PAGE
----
In addition, we will likely experience significant charges to earnings in connection with our efforts, if any, to consummate acquisitions. For transactions that are ultimately not consummated, these charges may include fees and expenses for investment bankers, attorneys, accountants and other advisors in connection with our efforts. Even if our efforts are successful, we may incur, as part of a transaction, substantial charges for closure costs associated with elimination of duplicate operations and facilities and acquired in-process research and development charges. In either case, the incurrence of these charges could adversely affect our results of operations for particular quarterly or annual periods.
Other Risks:
Our business is subject to risks arising from pandemic and epidemic diseases.
Future pandemics, including the residual effects of the COVID-19 pandemic, or other public health epidemics, pose the risk that we or our employees, contractors, including our CROs, suppliers, and other partners may be prevented from conducting business activities for an indefinite period of time, including due to spread of the disease within these groups or due to shutdowns that may be requested or mandated by governmental authorities. Although we have lifted the restrictions we previously imposed on in-person access to our facilities and currently do not believe the COVID-19 pandemic is having a material impact on our business, we cannot guarantee that pandemics, such as COVID-19 or the emergence of variants thereof, or a similar event, will not impact our operations in the future.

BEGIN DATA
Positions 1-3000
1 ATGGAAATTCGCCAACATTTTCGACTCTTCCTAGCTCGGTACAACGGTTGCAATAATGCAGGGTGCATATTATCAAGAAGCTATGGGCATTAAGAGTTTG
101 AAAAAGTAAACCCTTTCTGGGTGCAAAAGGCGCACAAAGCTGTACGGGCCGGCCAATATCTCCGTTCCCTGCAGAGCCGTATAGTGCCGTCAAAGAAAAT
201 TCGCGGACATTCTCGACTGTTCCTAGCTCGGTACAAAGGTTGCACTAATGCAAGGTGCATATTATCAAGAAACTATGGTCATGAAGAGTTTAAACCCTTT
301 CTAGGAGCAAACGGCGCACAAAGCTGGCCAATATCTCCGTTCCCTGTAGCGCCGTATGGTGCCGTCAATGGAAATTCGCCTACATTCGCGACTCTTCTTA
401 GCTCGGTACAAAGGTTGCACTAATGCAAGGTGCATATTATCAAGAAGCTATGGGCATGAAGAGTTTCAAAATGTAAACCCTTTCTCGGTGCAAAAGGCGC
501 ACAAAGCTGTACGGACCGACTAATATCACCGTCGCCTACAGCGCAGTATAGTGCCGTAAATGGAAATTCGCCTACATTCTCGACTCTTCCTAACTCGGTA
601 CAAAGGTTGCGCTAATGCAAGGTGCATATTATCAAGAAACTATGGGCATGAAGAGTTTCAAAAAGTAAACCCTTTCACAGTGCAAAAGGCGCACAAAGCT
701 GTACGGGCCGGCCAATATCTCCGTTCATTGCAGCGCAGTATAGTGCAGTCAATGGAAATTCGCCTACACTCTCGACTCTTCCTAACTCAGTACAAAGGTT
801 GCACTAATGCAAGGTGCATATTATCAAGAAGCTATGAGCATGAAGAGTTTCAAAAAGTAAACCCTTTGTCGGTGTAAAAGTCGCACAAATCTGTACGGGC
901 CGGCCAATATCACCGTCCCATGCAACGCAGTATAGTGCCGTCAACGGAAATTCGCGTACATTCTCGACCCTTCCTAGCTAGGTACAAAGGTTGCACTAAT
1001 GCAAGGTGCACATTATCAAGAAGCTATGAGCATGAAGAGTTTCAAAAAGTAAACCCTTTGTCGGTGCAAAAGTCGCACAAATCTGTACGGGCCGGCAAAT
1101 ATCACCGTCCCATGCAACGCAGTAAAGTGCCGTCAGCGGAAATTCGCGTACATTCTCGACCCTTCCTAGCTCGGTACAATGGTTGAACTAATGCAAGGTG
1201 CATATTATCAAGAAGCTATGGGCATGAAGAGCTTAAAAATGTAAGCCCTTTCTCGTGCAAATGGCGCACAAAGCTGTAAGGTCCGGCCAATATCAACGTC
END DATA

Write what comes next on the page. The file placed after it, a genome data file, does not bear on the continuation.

Several of our partners reported that their operations were impacted by the COVID-19 pandemic, with such impacts including delays in research and development programs and deprioritizing clinical trials in favor of treating patients who had contracted the virus or to prevent the spread of the virus. In addition, certain of our partners reported negative impacts on product sales which impacted our royalty revenues. Although we believe that we and our partners have adjusted our business practices to the impacts of the COVID-19 pandemic, in the future, we may experience similar pandemics or epidemic diseases that could severely impact our business, drug manufacturing and supply chain, nonclinical activities and clinical trials and our partners’ business may be impacted in similar ways, including due to delays or difficulties in enrolling patients in clinical trials, diversion of healthcare resources away from the conduct of clinical trials, interruption of, or delays in receiving, supplies of